Indications and contradictions for RBS in Asia
The main reasons for the RBS can be classified as failure of the primary procedure or postoperative complications related to the primary procedure. However, there is no agreed definition of failure of the primary bariatric procedure in terms of weight loss. It is frequently used that less than 50% of excess weight loss (EWL) at 18 months as the failure of the primary bariatric procedure (17). Vij et al. in Taiwan, referred that the indication for RBS was the EWL less than 50% at 2 years, or weight regain more than 15% from the baseline postoperatively (18). For patients who underwent laparoscopic mini-gastric bypass and required revisional surgery, Lee et al. defined the failure as weight regain more than 20% or postoperative weight loss less than 15% (13). The bariatric surgery aims to achieve not only adequate weight loss but also remission of the comorbidities. The failure of weight loss or weight regain is not necessarily associated with worsening or reversal of insulin sensitivity after RYGB (19). Thus, the indication for RBS should not just base on the weight regain or failure, and the remission of the comorbidities should be also included. Though it was confirmed that RYGB offered better remission of type 2 diabetes mellitus (T2DM) than LSG in Asian population, it is common that the obese patients with T2DM received LSG due to its less technical difficulty (20). For the patients with failed remission of T2DM after LSG, RBS should also be considered. It is accepted that complications, in terms of nonfatal chronic intolerable symptoms with the failure of conservative treatment and impairment of patient’s quality of life, require RBS. The indication of RBS should be individualized to each patient with full consideration of the current weight, remission of the comorbidities, patient’s expectations and postoperative complications.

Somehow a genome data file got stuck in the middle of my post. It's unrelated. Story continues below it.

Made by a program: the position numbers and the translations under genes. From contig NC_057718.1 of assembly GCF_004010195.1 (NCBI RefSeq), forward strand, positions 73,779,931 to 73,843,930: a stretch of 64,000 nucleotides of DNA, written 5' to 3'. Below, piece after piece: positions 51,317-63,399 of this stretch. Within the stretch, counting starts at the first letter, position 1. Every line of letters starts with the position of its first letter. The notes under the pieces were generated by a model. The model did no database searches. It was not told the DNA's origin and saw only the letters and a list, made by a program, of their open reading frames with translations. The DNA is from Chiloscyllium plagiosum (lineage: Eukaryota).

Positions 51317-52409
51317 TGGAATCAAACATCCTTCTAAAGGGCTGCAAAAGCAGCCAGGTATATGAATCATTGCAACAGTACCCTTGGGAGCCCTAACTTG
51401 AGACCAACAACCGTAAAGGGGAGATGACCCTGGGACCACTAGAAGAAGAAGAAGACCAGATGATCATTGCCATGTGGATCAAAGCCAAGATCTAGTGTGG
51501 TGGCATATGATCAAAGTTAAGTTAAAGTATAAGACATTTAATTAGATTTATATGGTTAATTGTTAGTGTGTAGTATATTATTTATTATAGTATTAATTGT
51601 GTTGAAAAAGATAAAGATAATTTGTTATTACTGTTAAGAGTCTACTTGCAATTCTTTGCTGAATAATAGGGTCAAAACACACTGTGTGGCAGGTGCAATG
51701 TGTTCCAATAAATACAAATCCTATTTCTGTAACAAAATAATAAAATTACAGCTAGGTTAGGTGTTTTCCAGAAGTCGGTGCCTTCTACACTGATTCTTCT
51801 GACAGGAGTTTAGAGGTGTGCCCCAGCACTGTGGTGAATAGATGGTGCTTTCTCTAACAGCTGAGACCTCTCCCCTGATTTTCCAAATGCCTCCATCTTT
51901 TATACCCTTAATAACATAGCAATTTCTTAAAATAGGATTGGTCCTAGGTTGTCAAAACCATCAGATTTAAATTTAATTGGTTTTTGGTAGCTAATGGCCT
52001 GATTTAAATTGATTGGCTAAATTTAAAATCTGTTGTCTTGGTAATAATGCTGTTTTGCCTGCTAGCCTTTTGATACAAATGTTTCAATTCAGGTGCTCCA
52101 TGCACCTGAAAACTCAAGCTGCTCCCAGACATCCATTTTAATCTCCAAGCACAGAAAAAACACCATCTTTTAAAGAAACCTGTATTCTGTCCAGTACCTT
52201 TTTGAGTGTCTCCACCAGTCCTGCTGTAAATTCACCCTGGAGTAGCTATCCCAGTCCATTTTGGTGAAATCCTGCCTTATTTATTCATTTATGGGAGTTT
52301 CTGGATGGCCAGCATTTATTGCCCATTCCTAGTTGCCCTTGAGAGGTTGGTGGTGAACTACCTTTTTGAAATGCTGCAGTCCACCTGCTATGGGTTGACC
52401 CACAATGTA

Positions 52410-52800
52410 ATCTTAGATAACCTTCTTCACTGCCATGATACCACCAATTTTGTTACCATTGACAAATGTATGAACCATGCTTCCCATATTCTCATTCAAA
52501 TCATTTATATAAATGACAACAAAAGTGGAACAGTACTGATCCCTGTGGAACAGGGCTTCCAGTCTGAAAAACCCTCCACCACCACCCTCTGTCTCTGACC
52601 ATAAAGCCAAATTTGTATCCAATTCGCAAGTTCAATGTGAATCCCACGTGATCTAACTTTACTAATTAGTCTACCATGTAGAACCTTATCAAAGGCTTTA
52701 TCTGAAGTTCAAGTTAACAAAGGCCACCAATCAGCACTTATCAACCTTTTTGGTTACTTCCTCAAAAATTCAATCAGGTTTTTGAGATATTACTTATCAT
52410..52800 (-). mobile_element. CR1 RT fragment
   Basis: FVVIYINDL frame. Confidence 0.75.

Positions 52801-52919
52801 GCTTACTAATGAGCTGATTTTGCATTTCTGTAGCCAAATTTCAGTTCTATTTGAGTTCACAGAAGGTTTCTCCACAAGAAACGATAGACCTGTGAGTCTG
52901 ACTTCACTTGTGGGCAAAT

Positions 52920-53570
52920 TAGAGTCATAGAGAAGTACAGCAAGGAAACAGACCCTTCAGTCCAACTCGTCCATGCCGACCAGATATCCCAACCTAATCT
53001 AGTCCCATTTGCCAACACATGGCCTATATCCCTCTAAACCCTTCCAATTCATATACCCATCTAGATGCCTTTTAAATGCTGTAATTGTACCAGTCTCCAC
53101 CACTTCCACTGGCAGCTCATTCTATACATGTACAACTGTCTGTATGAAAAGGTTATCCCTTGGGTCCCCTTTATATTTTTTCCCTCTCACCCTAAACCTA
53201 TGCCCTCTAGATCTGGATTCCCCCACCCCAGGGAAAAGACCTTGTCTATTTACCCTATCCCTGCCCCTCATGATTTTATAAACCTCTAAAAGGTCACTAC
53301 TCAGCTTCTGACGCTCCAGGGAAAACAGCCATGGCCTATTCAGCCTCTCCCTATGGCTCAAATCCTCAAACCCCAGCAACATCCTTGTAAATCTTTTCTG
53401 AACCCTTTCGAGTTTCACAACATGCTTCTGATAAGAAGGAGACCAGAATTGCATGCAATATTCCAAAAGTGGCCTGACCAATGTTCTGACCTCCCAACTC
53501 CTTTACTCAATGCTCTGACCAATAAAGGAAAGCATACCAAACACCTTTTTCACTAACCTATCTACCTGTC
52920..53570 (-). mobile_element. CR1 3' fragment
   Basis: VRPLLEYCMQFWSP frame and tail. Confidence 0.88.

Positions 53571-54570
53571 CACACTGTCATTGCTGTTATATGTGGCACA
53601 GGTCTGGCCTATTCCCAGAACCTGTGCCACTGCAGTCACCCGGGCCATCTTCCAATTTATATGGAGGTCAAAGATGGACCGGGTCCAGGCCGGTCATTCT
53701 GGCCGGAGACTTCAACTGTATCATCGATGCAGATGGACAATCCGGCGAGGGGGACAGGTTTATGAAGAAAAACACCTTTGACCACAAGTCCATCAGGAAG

Similar to the indications which did not obtain unified agreement, there is no consensus on the contradiction of RBS in the world. It was proposed that the following issues should be listed as the contradiction of the RBS: postoperative follow-up less than 6 months; lack of surgical experience of RBS and unclear gastric anatomy after primary procedure. The weight loss after bariatric surgery is time-demanding and maximal weight loss may occur around in 2 years postoperatively. A “wait and see” strategy should be used until solid evidence of failure of weight loss or weight regain emerged. The RBS is a technical challenging procedure, and it should be performed by the experienced bariatric surgeons to achieve the better therapeutic outcomes and less postoperative complications. Furthermore, preoperative evaluation is necessary, including of the patient’s physical status, nutrition status, previous procedure, postoperative complications, resolution of the comorbidities and current anatomic features. Meanwhile, mental factors should also be considered before RBS. It was reported that most of the obese patients or patients with weight regain after bariatric surgery suffered from psychological disorders (21,22). Due to the complexity of RBS, a preoperative consultation with multidisciplinary team (MDT) is required to evaluate the possible advantages and disadvantages of the RBS. MDT would be of great help to identify the suitable candidate who will benefit from the RBS.